Load balancing Exchange 2010 with Citrix Netscaler using Content Switching
Next to F5, KEMP technologies and a lot of other network load balancing vendors there’s also Citrix with it’s Netscaler brand. Especially when an environment also has Citrix servers, it could mean that well scaled Netscaler devices are present and can also be used for other purposes next to Citrix Secure Gateway access. Obviously Exchange 2010 comes to mind.
Citrix already has a very helpful Netscaler Exchange 2010 deployment guide (PDF warning). But unfortunately that guide is not always something one can implement exactly. For instance, in the guide Citrix uses an unique IP address for each separate protocol, which is not always possible if these are limited.
However, all or most Netscalers also provide Content Switching and with this you only have to use one IP but also have optimized settings for persistence/affinity and time-out for all protocols using the same TCP port (HTTPS). For some background information around persistence for Exchange 2010, check this article.
First create the services as described in the Citrix Deployment guide. You make one per physical server for each specific service, like HTTP (Load Balancing>Services>Add>):
When that is done you can create a Virtual Server for each different protocol, meaning OWA, ActiveSync, OAB, EWS etc. (Load Balancing>Virtual Servers>Add>). In this example, the OWA Service is shown with the specific Load Balancing method and persistence options (note that COOKIEINSERT requires SSL Offloading).
But instead of entering an IP address, keep it emtpy and untick the “Directly Addressable” box.
Now you have to make sure Content Switching is enabled on you Netscaler. You can do that via System>Settings>Configure Basic Settings> Enable Content Switching.
After this you can create Content Switching (CS) Policies via Content switching>Policies>Add…. For OWA I would check whether the specific hostname is requested in the HTTP request: HTTP.REQ.HOSTNAME.CONTAINS(“webmail.contoso.com”)
You can build it with the expression builder via Configure… button and build the expression from there.
When you’ve made the CS Policies, you can now make Content Switching servers via Content switching>Virtual Servers>Add…
Now you can add the IP address the Netscaler has to respond to. This is also the Virtual IP (VIP) address you have to point your FQDN for OWA and other protocols towards.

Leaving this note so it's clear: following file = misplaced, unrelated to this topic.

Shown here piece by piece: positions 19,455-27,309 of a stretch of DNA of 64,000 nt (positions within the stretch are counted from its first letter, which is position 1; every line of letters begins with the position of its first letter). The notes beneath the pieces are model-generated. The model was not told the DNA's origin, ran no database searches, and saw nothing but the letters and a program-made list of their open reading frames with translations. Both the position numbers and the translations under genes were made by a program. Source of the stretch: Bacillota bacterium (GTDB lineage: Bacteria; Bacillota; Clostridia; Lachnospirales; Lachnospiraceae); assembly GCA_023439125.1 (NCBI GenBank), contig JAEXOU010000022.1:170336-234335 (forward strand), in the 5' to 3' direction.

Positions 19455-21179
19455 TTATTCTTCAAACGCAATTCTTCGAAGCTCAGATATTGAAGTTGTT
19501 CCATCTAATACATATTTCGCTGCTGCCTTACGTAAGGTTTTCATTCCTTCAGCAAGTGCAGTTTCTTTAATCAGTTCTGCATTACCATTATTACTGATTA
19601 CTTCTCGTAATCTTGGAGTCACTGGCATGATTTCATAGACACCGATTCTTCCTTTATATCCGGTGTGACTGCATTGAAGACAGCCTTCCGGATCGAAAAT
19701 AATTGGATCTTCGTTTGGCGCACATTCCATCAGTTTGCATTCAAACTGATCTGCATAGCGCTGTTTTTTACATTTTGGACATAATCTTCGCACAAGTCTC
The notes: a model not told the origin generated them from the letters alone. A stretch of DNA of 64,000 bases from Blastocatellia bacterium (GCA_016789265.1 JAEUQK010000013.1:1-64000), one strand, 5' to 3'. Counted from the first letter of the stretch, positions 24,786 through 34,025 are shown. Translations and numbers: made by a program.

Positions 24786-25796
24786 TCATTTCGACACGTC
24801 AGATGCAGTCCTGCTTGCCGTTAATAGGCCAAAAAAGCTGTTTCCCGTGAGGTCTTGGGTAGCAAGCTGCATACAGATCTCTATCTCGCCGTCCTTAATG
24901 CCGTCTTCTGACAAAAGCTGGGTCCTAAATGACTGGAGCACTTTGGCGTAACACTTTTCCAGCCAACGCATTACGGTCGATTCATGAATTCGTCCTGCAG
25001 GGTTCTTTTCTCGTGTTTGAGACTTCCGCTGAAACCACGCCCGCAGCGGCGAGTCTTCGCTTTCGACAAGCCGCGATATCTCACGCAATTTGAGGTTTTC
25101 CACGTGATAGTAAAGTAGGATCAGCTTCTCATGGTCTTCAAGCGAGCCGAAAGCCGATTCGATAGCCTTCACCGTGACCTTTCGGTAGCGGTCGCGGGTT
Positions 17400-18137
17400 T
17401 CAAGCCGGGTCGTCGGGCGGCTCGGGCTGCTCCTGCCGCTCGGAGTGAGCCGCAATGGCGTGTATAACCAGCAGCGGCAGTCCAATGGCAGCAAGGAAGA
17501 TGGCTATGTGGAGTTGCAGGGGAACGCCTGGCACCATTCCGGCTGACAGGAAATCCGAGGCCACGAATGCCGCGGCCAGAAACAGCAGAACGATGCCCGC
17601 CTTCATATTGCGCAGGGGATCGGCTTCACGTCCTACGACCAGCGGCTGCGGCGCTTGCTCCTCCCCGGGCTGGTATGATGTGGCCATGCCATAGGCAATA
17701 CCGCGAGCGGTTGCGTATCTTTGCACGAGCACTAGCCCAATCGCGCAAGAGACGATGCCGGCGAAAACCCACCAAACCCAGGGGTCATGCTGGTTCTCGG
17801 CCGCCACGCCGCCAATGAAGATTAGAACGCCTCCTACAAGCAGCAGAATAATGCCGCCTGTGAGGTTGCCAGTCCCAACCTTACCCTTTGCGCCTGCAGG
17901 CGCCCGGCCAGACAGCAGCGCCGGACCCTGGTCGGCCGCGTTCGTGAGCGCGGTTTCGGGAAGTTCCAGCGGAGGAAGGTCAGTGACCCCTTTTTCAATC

In the CSW field (open per default), right click and choose “Insert Policy”. A drop down menu appears (as shown above), and every available CS policy is visible. Note that a policy can only be used once.
In this case the previously made webmail.contoso.com policy is selected. Now select the target field and the different Load Balancing Virtual Servers are listed, in this case only VIP_Exchange_OWA.
Select it and choose Yes in the corresponding question box,
Now every HTTP request on IP 172.16.0.205 with FQDN webmail.contoso.com will be directed to use the Load Balancing Virtual Service which uses two Client Access Servers previously defined as valid services.
If you want to make another Load Balancing services for other protocols with other persistence timeout values, but with the same VIP, make another Contents Switching Policy and add it to the same Content Switching Virtual Server. However, you will have to point them to other Load Balancing targets, namely those with the optimal settings.
For Autodiscover use the expression:
For ActiveSync use the expression:
HTTP.REQ.HOSTNAME.CONTAINS(“webmail.contoso.com”) && HTTP.REQ.URL.PATH.TO_LOWER.STARTSWITH(“/microsoft-server-activesync”)
For EWS, OAB and Outlook Anywhere you can change the ActiveSync expression with the URL Paths /ews, /oab and /rpc. If you don’t specify these specifically, they would just use the OWA Content Switching policy (as it is agnostic about the path in this case) and thus the same persistent values as those specified for OWA. I found that it is sufficient most times.
Insert every CS Policy in the CS Virtual Server, and order them in the correct sequence. Note that Netscalers checks policies with a lower priority value first and works up to higher values (first 10 and then 100). The protocols which would trigger with specific paths in it should come first, otherwise they would be triggered by our first policy and will not get the optimized load balancing rules.
In the above example you can see the generic webmail.contoso.com policy has an OWA target and a priority of 100. Subsequent policies are ActiveSync (EAS), Autodiscover and Offline Address Book (OAB) each with a corresponding target and persistence settings.
After implementation you can check whether the rules are (correctly) being used by watching the Hits column.
So with Netscaler Content Switching you are able to still optimize persistence settings per protocol and still use one Virtual IP address for each HTTPS service.
For these screenshots I’ve used the Citrix Netscaler Free trail virtual appliance which can be downloaded from www.citrix.com. Note that for some of these settings you’ll also need SSL Offloading. The specific configuration and certificate selection (in the Content Switching Virtual Server for instance) is not shown.